Opinion: The consequences of victimhood culture


Welcome to America, the land of the free and the home of the entitled.

Victimhood culture has created a nation of individuals who fight vigilantly against microaggressions, standing up for every underprivileged group. This must end if we want to restore individual autonomy, shape identities and effectively assist true victims.

Subscribing to victimhood culture detracts from one’s sense of personal responsibility. Those who avoid owning up to their role in their situation surrender their ability to choose by giving greater leverage to forces outside of themselves. This attitude of entitlement takes life, liberty and the pursuit of happiness and turns it into government handouts, reparations and a lack of accountability for oneself. Victimhood culture allows blame-shifting, excuse-making and self-pity to keep people from being accountable for their own actions.

Victimhood culture also generates a society of people who identify foremost as being oppressed. The most important parts of one’s identity should not be based on what injustices one has faced. In a research study at Tel Aviv University, professor Rahav Gabay found that individuals who defined themselves by their victimhood were more likely to shift blame to others and see themselves as victims in all interpersonal relationships. This identity shift unfortunately perpetuates a fixed victimhood mindset that stunts individuals from being able to progress past their current circumstances. “As a result, victimization becomes a central part of the individual’s identity,” Gabay said.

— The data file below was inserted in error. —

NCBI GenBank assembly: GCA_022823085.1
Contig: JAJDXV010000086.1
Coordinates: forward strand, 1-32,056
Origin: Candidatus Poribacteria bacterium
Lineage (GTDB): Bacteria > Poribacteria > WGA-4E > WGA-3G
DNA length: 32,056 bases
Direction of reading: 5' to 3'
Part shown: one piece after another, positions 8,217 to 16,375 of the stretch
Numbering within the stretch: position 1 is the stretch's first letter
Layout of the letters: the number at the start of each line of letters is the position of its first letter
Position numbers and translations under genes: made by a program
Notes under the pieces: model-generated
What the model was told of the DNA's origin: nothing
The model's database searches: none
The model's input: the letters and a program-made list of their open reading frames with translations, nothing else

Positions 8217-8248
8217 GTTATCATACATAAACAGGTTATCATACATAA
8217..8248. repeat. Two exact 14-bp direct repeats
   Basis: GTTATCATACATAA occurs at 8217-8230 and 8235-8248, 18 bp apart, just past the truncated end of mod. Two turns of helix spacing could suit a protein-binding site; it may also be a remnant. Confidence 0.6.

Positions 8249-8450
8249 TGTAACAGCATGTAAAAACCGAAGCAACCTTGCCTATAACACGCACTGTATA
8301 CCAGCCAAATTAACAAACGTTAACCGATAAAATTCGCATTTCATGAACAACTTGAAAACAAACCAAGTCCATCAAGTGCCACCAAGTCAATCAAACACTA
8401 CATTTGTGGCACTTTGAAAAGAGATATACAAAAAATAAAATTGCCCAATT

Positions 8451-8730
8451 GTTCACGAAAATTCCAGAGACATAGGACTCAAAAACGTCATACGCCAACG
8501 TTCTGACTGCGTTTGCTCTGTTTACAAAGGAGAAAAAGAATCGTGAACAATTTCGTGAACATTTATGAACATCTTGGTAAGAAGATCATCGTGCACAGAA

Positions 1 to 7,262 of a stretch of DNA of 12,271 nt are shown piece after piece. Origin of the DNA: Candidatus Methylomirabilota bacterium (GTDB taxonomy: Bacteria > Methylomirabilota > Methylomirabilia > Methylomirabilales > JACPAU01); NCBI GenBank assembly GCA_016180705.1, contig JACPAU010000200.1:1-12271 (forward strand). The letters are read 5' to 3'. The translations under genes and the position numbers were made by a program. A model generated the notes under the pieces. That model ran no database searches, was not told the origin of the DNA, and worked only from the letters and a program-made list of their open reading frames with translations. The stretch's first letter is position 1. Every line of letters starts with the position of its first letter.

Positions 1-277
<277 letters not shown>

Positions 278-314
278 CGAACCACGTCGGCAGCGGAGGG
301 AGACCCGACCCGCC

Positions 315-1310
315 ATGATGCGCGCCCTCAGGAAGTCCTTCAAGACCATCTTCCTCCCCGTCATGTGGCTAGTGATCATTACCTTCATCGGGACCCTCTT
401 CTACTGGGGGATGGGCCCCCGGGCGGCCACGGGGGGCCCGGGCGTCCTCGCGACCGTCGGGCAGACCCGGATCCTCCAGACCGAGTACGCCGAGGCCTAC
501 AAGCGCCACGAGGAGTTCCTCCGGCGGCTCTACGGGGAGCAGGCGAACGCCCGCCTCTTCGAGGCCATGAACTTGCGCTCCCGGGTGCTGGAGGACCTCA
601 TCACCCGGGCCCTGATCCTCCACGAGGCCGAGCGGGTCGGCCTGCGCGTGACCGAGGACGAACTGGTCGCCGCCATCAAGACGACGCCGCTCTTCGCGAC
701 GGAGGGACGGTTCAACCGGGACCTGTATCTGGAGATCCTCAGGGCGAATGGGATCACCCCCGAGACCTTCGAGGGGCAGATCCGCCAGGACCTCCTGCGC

The strength of a person’s character and the value of their life are defined not by what problems have been placed in their path but instead by what they have done to turn those obstacles into opportunities. A victimhood mindset grants a momentary feeling of power and moral superiority but does not improve any lives in the long run.

Furthermore, developing a victim mentality detracts from more pressing and constructive issues. American political commentator Candace Owens pointed out that promoting victimhood culture, ironically, is a sign of great privilege. She said, “In times of true injustice, no one debates gender pronouns and microaggressions. In times of real conflict, no one demands the government come take away their guns.” 

Owens cited the example of Black Americans living in the segregated South. At this time, acts as simple as using a water fountain not designated for their skin color or being out in the streets after dark could result in not just embarrassment or hurt feelings, but in death for Black Americans. Fighting for one’s rights is a genuine matter of survival, Owens said, whereas the victimhood culture we see in America today “is the plaything of a society with too much time on its hands.”

This is not to say that true victims of deprivation, crime and discrimination do not deserve empathy. The issue is the increasingly blurred line between fighting for the wellbeing of victimized individuals and promoting a culture of victimhood. Well-meaning politicians have only made situations worse by victimizing groups, from creating stagnating Native American reservations overrun with crime to funding housing projects that leave inner-city Blacks in a cycle of poverty. Letting others dictate our progress in life is a recipe for defeat.

The good news is this: The land of opportunity is not dead. We can be motivated by hope and perseverance rather than by victimhood. We can take responsibility for our own well-being and lend help to others where necessary. We will learn how to ask for help when we need it and pull ourselves up by our bootstraps and become who we want to be.

Welcome to America, where you are not a victim, and where you can still be everything you dream you can be.

— Gabrielle Shiozawa
Opinion Editor

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